"The interpretation of ERISA, a federal statute, is a question of law subject to de novo review." Long v. Flying Tiger Line, Inc., 994 F.2d 692, 694 (9th Cir. 1993). Specifically, "ERISA preemption is a conclusion of law reviewed de novo." Greany v. Western Farm Bureau Life Ins. Co., 973 F.2d 812, 816 (9th Cir. 1992) (quoting Olson v. General Dynamics Corp., 951 F.2d 1123, 1125 (9th Cir. 1991) (citations omitted)).
The sole issue on review is whether ERISA preempts the state common law wrongful death action. ERISA's preemption clause is "deliberately expansive," Pilot Life Ins. Co. v. Dedeaux, 481 U.S. 41, 45-46, 107 S. Ct. 1549, 1551-52, 95 L. Ed. 2d 39 (1987), and " 'contains one of the broadest preemption clauses ever enacted by Congress.' " Greany, 973 F.2d at 817 (citations omitted). The preemption clause states that the provisions provided by ERISA "shall supersede any and all State laws insofar as they may now or hereafter relate to any employee benefit plan...." 29 U.S.C. § 1144(a). Interpreting ERISA's preemption clause, the Supreme Court has instructed that "relates to" is to be "given its broad common-sense meaning." Metropolitan Life Ins. Co. v. Massachusetts, 471 U.S. 724, 739, 105 S. Ct. 2380, 2389, 85 L. Ed. 2d 728 (1985). Therefore, a state cause of action relates to an ERISA benefit plan if operation of the law impinges on the functioning of an ERISA plan. Id.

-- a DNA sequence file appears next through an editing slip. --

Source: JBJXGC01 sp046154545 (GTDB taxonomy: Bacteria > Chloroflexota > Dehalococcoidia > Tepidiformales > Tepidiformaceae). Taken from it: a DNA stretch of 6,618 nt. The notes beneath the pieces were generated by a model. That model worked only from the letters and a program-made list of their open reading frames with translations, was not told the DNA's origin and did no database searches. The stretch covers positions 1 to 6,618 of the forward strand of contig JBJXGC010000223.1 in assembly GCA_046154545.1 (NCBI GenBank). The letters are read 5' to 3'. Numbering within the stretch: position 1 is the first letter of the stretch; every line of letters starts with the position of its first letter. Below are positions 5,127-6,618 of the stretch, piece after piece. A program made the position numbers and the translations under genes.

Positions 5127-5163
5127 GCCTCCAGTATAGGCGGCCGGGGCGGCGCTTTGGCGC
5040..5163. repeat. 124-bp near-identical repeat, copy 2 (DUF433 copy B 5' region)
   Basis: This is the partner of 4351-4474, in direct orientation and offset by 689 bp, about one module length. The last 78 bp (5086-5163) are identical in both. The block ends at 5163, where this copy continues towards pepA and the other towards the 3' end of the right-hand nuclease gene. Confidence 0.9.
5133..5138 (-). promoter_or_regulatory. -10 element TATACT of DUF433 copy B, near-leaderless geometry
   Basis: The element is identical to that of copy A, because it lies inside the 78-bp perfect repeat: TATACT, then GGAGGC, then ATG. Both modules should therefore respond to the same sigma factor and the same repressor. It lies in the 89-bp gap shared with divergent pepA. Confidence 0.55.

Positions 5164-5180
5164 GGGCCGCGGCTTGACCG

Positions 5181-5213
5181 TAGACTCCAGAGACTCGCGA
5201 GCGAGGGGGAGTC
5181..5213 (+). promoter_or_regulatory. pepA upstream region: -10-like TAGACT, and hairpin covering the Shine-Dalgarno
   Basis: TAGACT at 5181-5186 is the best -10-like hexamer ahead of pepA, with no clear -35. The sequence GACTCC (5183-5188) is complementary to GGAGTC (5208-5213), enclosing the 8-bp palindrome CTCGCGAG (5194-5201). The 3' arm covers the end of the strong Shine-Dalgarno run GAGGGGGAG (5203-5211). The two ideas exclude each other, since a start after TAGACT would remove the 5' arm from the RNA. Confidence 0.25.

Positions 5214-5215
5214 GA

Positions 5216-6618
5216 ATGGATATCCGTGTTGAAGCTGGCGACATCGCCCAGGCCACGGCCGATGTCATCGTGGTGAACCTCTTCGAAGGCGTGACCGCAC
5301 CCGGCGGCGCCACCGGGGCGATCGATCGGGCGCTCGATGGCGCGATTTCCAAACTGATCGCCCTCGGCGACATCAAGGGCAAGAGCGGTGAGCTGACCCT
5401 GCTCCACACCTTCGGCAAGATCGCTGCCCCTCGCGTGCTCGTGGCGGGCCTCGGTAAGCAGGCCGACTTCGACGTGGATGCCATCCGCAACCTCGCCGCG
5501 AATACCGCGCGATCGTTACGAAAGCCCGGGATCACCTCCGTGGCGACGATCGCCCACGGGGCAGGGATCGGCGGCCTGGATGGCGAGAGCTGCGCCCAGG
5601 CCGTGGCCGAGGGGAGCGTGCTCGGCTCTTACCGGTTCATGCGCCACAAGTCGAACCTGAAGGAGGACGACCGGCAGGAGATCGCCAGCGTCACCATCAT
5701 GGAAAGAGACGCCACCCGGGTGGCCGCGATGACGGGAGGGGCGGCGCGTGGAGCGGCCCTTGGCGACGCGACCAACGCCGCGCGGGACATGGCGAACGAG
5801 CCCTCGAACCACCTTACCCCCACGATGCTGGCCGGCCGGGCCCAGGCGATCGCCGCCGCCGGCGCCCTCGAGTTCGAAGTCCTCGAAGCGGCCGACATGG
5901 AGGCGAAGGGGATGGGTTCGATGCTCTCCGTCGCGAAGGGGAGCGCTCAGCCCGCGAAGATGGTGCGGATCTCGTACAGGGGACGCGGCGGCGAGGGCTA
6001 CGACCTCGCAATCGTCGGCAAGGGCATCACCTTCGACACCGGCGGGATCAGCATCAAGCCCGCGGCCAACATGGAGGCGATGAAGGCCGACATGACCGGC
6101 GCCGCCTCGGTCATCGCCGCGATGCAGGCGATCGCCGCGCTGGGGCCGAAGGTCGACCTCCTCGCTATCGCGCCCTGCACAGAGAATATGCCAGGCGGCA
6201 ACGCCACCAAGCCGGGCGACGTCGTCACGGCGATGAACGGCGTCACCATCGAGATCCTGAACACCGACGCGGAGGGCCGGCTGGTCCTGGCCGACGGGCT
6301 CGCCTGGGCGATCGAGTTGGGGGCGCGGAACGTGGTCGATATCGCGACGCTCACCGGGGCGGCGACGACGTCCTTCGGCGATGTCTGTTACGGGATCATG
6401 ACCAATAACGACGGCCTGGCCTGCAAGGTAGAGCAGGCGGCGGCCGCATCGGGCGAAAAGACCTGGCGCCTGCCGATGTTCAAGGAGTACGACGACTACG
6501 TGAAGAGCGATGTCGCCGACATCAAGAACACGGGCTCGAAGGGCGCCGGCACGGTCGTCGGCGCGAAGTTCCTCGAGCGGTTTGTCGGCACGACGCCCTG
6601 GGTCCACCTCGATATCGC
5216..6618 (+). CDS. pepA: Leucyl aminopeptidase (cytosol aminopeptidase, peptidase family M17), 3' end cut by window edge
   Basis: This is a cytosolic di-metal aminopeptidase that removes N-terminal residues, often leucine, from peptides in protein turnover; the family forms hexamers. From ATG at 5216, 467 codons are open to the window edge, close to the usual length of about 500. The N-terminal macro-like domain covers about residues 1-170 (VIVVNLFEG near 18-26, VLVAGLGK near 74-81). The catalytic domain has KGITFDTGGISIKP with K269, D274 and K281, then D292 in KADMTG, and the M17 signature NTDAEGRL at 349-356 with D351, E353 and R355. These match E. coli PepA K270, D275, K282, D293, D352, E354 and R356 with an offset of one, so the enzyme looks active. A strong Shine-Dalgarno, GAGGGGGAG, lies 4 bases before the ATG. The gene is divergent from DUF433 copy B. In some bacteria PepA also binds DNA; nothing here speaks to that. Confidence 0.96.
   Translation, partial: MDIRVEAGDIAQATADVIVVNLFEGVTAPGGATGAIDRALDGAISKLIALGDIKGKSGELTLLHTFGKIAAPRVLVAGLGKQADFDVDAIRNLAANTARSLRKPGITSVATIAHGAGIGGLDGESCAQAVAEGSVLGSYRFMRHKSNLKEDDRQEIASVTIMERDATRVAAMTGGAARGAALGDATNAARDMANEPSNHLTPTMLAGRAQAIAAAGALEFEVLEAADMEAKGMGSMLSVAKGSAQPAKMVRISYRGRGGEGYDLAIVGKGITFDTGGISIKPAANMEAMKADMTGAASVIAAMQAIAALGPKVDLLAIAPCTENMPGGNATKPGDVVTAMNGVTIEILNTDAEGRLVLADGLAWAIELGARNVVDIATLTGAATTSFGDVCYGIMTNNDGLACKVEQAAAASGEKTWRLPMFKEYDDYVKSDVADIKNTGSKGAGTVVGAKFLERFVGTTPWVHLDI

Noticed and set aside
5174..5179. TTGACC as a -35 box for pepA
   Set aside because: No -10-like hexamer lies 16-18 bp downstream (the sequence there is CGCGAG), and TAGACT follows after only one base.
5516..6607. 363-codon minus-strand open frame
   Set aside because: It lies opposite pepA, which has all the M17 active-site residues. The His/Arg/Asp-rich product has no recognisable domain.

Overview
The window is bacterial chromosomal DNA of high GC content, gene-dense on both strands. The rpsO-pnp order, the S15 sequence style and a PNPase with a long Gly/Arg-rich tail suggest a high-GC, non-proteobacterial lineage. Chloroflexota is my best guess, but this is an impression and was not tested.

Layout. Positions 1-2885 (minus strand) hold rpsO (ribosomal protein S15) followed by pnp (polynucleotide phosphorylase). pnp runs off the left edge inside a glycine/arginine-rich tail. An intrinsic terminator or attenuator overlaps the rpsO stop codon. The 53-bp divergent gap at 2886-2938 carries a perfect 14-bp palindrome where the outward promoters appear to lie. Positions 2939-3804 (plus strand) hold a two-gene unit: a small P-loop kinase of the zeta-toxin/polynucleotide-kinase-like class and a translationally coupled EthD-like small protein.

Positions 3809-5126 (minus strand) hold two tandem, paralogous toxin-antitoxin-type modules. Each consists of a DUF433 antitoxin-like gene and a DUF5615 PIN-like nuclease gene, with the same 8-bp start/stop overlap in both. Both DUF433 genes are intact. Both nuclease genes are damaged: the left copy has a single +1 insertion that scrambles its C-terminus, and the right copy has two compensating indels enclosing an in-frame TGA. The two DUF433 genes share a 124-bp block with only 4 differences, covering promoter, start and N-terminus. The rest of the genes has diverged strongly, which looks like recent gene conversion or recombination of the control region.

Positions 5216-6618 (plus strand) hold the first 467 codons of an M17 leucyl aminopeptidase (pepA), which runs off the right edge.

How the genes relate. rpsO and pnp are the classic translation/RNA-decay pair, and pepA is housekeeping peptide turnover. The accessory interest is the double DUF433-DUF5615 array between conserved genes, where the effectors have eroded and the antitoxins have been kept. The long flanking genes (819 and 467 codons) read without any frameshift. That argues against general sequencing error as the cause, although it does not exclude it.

Appellants assert that Aetna's improper withdrawal of authorization for Steven Spain's ABMT procedure caused Steven Spain's death. Although Appellants do not seek benefits under the plan, their state common law cause of action seeks damages for the negligent administration of benefit claims. This circuit, following the lead of the Supreme Court in Pilot Life Ins. Co. v. Dedeaux, has held that "state common law causes of action arising from the improper processing of a claim are preempted by federal law." Kanne v. Connecticut General Life Ins. Co., 867 F.2d 489, 493 (9th Cir. 1988), cert. denied, 492 U.S. 906, 109 S. Ct. 3216, 106 L. Ed. 2d 566 (1989). Hence, ERISA preempts Appellants' wrongful death action because the state law in its application directly "relates to" the administration and disbursement of ERISA plan benefits. Both the Fifth Circuit and Tenth Circuit, the only two circuits that have confronted the issue of whether ERISA preempts a state wrongful death action, have reached the same conclusion. See Settles v. Golden Rule Ins. Co., 927 F.2d 505, 510 (10th Cir. 1991) ("Because the facts asserted in support of plaintiff's state law claims, including her wrongful death claim, directly relate to an employee benefit plan covered by ERISA, plaintiff's state law claims are preempted by Sec. 514(a) [29 U.S.C. § 1441(a) ] of ERISA."); Corcoran v. United Healthcare, Inc., 965 F.2d 1321, 1332 (5th Cir.), cert. denied, --- U.S. ----, 113 S. Ct. 812, 121 L. Ed. 2d 684 (1992) ("The principle ... that ERISA pre-empts state-law claims alleging improper handling of benefit claims is broad enough to cover the [wrongful death] action asserted here.").